The recommendations in several countries to stop using the ChAdOx1 vaccine has led to vaccine programs combining different Coronavirus Disease 2019 (COVID-19) vaccine types, which necessitates knowledge on vaccine effectiveness (VE) of heterologous vaccine schedules. The aim of this Danish nationwide population-based cohort study was therefore to estimate the VE against Severe Acute Respiratory Syndrome Coronavirus 2 (SARS-CoV-2) infection and COVID-19–related hospitalization and death following the first dose of the ChAdOx1 vaccine and the combination of the ChAdOx1/mRNA vaccines.
Methods and findings
All individuals alive in or immigrating to Denmark from 9 February 2021 to 23 June 2021 were identified in the Danish Civil Registration System. Information on exposure, outcomes, and covariates was obtained from Danish national registries. Poisson and Cox regression models were used to calculate crude and adjusted VE, respectively, along with 95% confidence intervals (CIs) against SARS-CoV-2 infection and COVID-19–related hospitalization or death comparing vaccinated versus unvaccinated individuals. The VE estimates were adjusted for calendar time as underlying time and for sex, age, comorbidity, country of origin, and hospital admission. The analyses included 5,542,079 individuals (97.6% of the total Danish population). A total of 144,360 individuals were vaccinated with the ChAdOx1 vaccine as the first dose, and of these, 136,551 individuals received an mRNA vaccine as the second dose. A total of 1,691,464 person-years and 83,034 SARS-CoV-2 infections were included. The individuals vaccinated with the first dose of the ChAdOx1 vaccine dose had a median age of 45 years. The study population was characterized by an equal distribution of males and females; 6.7% and 9.2% originated from high-income and other countries, respectively. The VE against SARS-CoV-2 infection when combining the ChAdOx1 and an mRNA vaccine was 88% (95% CI: 83; 92) 14 days after the second dose and onwards. There were no COVID-19–related hospitalizations or deaths among the individuals vaccinated with the combined vaccine schedule during the study period. Study limitations including unmeasured confounders such as risk behavior and increasing overall vaccine coverage in the general population creating herd immunity are important to take into consideration when interpreting the results.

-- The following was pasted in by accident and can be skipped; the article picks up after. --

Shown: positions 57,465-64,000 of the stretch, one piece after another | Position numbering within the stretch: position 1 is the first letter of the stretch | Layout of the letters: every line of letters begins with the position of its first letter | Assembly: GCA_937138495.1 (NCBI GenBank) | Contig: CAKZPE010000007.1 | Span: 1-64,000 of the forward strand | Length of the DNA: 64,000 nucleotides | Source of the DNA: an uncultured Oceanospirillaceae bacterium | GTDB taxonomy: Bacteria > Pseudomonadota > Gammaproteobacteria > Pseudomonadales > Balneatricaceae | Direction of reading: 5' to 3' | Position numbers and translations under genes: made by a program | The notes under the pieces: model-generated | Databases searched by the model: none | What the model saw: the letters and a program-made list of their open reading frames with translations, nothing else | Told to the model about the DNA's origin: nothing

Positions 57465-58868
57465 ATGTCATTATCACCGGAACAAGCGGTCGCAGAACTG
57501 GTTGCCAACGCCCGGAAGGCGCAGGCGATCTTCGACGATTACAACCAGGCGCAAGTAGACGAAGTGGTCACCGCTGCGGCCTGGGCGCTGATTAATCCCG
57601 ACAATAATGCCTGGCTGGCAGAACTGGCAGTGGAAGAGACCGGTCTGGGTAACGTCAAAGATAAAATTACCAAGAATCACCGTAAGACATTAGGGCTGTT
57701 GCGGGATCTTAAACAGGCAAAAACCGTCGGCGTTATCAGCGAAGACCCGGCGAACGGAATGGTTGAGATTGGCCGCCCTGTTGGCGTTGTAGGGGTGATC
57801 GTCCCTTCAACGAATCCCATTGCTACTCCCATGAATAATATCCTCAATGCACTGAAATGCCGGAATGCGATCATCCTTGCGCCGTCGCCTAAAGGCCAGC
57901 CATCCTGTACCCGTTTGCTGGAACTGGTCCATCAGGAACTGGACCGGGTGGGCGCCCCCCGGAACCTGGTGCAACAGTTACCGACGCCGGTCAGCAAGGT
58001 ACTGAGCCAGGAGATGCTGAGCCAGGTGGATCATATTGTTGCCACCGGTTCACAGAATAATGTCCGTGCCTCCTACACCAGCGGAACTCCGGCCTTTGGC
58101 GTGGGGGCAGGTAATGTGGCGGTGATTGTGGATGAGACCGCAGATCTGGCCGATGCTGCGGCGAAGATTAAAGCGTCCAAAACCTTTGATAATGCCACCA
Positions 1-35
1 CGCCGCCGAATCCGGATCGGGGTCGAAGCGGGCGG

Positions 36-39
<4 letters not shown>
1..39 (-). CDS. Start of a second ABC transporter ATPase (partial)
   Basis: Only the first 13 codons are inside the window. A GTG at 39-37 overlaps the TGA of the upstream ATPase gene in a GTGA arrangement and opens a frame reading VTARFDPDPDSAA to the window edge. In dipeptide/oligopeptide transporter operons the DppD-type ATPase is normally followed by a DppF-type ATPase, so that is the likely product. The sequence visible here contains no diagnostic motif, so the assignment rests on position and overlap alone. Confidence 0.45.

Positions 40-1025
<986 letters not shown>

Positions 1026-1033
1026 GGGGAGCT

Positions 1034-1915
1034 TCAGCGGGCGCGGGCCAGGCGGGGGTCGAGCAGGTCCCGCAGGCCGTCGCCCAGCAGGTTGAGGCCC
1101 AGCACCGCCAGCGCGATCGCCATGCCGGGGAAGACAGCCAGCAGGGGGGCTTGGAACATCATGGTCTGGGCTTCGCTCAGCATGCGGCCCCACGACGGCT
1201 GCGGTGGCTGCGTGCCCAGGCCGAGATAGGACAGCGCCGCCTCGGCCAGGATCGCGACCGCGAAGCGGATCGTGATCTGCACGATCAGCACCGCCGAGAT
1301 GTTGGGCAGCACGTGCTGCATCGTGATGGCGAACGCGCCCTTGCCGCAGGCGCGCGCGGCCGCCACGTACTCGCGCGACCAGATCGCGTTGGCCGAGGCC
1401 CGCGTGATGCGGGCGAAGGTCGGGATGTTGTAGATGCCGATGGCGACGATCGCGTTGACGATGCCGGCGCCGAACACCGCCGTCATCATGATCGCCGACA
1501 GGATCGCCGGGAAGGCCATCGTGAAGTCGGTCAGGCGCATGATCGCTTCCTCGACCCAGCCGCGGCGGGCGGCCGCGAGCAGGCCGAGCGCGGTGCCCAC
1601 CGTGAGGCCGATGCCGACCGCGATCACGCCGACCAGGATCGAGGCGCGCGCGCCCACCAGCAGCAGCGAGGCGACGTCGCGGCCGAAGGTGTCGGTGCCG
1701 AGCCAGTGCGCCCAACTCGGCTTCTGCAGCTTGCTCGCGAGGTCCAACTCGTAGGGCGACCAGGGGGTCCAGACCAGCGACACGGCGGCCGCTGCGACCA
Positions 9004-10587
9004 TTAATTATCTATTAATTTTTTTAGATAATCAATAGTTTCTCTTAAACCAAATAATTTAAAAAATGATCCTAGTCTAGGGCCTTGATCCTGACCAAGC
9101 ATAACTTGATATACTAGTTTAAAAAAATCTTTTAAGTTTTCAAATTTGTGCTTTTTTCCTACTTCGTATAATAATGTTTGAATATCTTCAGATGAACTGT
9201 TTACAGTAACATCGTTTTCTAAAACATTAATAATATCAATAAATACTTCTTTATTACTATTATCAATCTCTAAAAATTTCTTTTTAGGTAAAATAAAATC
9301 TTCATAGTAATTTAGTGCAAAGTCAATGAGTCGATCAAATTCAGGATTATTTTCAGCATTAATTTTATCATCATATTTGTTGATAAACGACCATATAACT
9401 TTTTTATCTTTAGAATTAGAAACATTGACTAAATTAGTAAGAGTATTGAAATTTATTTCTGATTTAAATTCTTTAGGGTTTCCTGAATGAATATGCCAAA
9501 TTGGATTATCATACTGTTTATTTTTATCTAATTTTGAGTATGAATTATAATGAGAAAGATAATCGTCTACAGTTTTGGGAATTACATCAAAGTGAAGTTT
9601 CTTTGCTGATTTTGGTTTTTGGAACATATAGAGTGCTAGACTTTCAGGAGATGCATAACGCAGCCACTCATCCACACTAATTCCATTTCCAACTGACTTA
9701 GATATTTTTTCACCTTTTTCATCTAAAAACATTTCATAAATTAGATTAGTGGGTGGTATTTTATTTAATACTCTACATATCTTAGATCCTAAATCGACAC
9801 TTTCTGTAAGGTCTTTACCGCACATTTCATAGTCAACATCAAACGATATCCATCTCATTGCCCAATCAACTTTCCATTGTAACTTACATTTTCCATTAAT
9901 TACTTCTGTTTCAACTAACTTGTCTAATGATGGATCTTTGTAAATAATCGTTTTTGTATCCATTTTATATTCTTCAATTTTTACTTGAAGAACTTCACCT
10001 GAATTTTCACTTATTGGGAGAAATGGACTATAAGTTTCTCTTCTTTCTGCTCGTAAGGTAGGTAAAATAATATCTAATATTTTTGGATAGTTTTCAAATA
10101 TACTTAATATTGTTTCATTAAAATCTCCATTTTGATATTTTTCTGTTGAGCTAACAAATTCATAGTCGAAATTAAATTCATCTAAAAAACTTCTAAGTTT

Why was this study done?
- Coronavirus Disease 2019 (COVID-19) vaccination is one of the main strategies to control the COVID-19 pandemic and to avoid hospitalizations and deaths from COVID-19.
- Knowledge about the effectiveness of the combination of the ChAdOx1 and an mRNA vaccine is important due to changed recommendations regarding the use of the ChAdOx1 vaccine.
What did the researchers do and find?
- The vaccine effectiveness (VE) was estimated using national registry data on all Danish residents during the study period (9 February to 23 June 2021).
- Vaccination with the combination of ChAdOx1 and an mRNA vaccine was associated with estimated protection of 88% against Severe Acute Respiratory Syndrome Coronavirus 2 (SARS-CoV-2) infection.
What do these findings mean?
- The protection of vaccination with the combination of ChAdOx1 and an mRNA vaccine is similar to the findings in previous studies of homologous vaccine schedules.
- Further research with longer follow-up time is needed to confirm vaccine-induced protection against severe events, such as COVID-19–related hospitalization and death.
Citation: Gram MA, Nielsen J, Schelde AB, Nielsen KF, Moustsen-Helms IR, Sørensen AKB, et al. (2021) Vaccine effectiveness against SARS-CoV-2 infection, hospitalization, and death when combining a first dose ChAdOx1 vaccine with a subsequent mRNA vaccine in Denmark: A nationwide population-based cohort study. PLoS Med 18(12): e1003874. https://doi.org/10.1371/journal.pmed.1003874
Academic Editor: Mirjam E. E. Kretzschmar, Universitair Medisch Centrum Utrecht, NETHERLANDS
Received: July 26, 2021; Accepted: November 24, 2021; Published: December 17, 2021
Copyright: © 2021 Gram et al. This is an open access article distributed under the terms of the Creative Commons Attribution License, which permits unrestricted use, distribution, and reproduction in any medium, provided the original author and source are credited.